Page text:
We are a non-profit organization committed to empowering children with special needs in Texas. 

Over the years, Variety has been honored by the generous support of some of the biggest stars in the entertainment business. (Pictured, clockwise from top left: Cary Grant, Barbara (Mrs. Frank) Sinatra, Frank Sinatra, HSH Princess Grace of Monaco, Gregory Peck, Burt Reynolds, Carol Channing, George Burns.)

On October 10, 1927 in Pittsburgh, Pennsylvania, eleven young men affiliated with show business met at the William Penn Hotel for the first meeting of their newly formed social club. The gentlemen decided on the name “The Variety Club” because they represented a variety of facets of the entertainment business. The club received its official charter from the State of Pittsburgh on October 18, 1928.

But The Variety Club’s true calling came a few months later on Christmas Eve, 1928, when the manager of the Sheridan Square Theatre in Pittsburgh found an infant abandoned in the theatre. The baby girl had a note pinned to her clothing:

“Please take care of my baby. Her name is Catherine. I can no longer take care of her. I have eight others. My husband is out of work. She was born on Thanksgiving Day. I have always heard of the goodness of show business and I pray to God that you will look out for her. — A Heart-Broken Mother”

After a thorough search of the areas found no trace of the mother, the Variety Club members agreed to act as her “Godfathers,” underwriting her support and education. In honor of the Variety Club and the Sheridan Theatre, the baby was named “Catherine Variety Sheridan.”

Variety’s first banquet was held under a “Circus Big Top” — complete with circus acts, sideshows, popcorn and cotton candy. The insignia for the affair was a mustached “barker” wearing a high silk hat. This enormously successful event was the beginning of Variety’s circus tradition: the Barker became the official logo, each chapter was called a “Tent,” its members were “Barkers,” the president, the “Chief Barker,” the treasurer, “Dough Boy,” and the secretary, “Property Master.”

News about the decision by Variety’s founding fathers to care for a child captured the hearts of the community. Before long, more clothes, food, money and toys were collected than any one child would ever need, so Variety proposed to use the surplus to help other disadvantaged children. From this humble beginning this small group of dedicated individuals has grown into a multinational children’s charity with chapters in 14 countries around the world.



When Catherine was five, her foster parents were selected from more than 300 applicants in a location away from Pittsburgh and her anonymity was preserved in her best interest. Her new family changed her name to Joan.

She later served her country as an officer in the U.S. Navy during the Korean conflict and as a registered nurse in Vietnam. Joan raised a family of her own and spent much time working with children. She took great pride in the fact that she had “started it all”.

As Mrs. Joan Mrlik, she lived in Charleston, South Carolina, where she died of cancer in 1994. Her inspirational story that motivated the establishment of Variety the Children’s Charity lives on. Her memory remains strong in the hearts of every member of the Variety family.

Variety Today...

The year was 1935. Claude Ezell, one of Texas’ leading showmen, made a suggestion to a group of business associates that they should apply for a Variety Club Charter. This was at a time in which the country was in the middle of what history now calls The Great Depression. But, when everything was bleak, Mr. Ezell saw a reason start this Club. Through his initial vision, and the hard work of R.J. O’Donnell, the Variety Club of Dallas was started.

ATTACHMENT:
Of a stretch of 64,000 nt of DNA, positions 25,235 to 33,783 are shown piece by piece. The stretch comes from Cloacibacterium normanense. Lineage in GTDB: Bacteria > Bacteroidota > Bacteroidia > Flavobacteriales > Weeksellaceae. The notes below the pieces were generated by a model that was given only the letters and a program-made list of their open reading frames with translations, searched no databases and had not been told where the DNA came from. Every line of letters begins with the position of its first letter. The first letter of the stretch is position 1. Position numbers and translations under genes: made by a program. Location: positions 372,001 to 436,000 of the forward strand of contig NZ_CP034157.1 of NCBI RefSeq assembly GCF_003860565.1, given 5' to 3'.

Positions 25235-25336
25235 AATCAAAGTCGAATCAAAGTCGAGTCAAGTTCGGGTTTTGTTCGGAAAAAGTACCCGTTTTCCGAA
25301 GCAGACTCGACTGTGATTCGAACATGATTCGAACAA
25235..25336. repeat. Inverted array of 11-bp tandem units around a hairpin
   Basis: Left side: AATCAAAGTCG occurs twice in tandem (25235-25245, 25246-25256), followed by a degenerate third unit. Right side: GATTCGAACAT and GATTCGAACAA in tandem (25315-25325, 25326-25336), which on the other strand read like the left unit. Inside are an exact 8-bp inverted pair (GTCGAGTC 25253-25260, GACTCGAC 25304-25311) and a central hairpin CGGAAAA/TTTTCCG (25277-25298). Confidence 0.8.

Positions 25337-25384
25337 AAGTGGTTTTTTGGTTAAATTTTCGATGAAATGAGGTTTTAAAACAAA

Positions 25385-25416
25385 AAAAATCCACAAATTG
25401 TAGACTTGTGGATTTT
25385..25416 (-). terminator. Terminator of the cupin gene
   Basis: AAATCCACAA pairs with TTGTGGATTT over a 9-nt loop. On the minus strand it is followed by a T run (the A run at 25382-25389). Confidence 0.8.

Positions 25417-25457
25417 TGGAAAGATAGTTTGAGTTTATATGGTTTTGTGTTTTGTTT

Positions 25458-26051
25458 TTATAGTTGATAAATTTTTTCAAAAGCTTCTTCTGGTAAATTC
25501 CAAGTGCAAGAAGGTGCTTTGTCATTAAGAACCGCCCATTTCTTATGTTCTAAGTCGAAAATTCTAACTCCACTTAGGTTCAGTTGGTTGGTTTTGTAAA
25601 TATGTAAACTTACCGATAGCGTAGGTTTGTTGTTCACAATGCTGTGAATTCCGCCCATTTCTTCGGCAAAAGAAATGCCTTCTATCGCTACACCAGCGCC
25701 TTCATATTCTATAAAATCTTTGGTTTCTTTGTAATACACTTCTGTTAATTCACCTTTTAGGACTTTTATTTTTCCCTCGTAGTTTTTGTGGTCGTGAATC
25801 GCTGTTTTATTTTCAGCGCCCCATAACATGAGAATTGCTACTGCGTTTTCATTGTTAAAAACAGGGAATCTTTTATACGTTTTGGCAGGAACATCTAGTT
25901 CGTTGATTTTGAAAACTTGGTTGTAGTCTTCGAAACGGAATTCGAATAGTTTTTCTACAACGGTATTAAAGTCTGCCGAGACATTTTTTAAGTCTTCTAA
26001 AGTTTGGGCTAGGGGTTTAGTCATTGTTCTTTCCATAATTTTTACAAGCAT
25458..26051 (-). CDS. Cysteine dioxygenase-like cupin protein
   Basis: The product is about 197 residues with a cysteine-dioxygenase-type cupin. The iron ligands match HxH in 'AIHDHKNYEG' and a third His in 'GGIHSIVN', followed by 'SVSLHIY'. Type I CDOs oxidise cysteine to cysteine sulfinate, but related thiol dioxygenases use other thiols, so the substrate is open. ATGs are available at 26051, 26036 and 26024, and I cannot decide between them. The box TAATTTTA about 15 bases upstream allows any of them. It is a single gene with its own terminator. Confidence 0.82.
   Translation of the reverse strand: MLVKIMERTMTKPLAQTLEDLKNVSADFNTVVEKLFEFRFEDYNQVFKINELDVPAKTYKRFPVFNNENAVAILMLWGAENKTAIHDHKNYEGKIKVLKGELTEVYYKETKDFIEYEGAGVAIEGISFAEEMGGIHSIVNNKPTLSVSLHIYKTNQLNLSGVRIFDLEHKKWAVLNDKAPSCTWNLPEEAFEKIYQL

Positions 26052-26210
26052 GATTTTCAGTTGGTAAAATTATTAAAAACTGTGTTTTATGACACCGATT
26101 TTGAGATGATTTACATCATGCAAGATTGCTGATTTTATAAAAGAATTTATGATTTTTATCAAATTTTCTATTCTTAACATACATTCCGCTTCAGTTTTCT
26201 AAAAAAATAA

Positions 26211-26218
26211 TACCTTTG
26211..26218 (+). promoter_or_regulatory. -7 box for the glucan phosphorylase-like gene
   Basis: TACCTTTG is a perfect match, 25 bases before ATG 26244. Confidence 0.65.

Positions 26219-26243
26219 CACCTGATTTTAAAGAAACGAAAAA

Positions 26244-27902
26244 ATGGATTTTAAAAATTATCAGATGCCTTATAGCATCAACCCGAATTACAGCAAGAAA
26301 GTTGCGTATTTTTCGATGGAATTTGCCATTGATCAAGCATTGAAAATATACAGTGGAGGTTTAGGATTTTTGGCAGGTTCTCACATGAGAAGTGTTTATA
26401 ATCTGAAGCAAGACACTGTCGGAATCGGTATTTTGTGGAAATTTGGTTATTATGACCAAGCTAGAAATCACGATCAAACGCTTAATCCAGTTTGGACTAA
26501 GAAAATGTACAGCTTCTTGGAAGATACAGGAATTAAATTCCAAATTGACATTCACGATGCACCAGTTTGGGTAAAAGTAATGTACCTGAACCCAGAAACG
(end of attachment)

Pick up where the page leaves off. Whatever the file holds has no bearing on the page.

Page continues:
Within the Aldolphus Hotel, J.B. Dugger, Buddy Harris, C.E. Hilger, Mike Rice, Harold Robb, Paul Scott, J.B. “Jack” and W.G. “Bill” Underwood, Wallace Walthall, Ed Wilson and R.J. himself became the eleven charter members for the Club. They were soon joined by other local business leaders such as Skipper Cherry, John Rowley and Julius Schepps.

Their club was not just a social business leader’s luncheon circle; this club had another purpose. These men all shared a common vision. This vision was that children who were affected by poverty, abuse, neglect as well as those with illnesses and disabilities should be given the same opportunities other children had within their communities.

Over the past 70 years, the people and the programs of the Club have changed as has the name of the organization. Started as Variety Club of Dallas, changed  to Variety - the Children’s Charity of North Texas, and today Variety - the Children's Charity of Texas, serving children all across our great state.  However the vision that those eleven men had in the Adolphus Hotel in 1935 is still evident in everything we do.

Today, Variety - the Children’s Charity of Texas  is still dedicated to empowering children with special needs across.  Through the Heart of Variety Fund, Variety provides financial assistance directly to children with special needs, serving hundreds of children with life-saving surgical procedures, customized wheelchair accessible vans, service dogs, wheelchairs, or anything that might empower a child with special needs to live a move full life.  Variety also serves thousands of children every year at Variety's Peaceable Kingdom Retreat for Children (VPKRC), a fully accessible retreat  in the heart of the Hill Country for children with special needs.

Read here for more information about Variety's Peaceable Kingdom Retreat for Children. 

For more information on Variety or Variety's Peaceable Kingdom Retreat please contact the office directly at 512.328.5437 or through e-mail.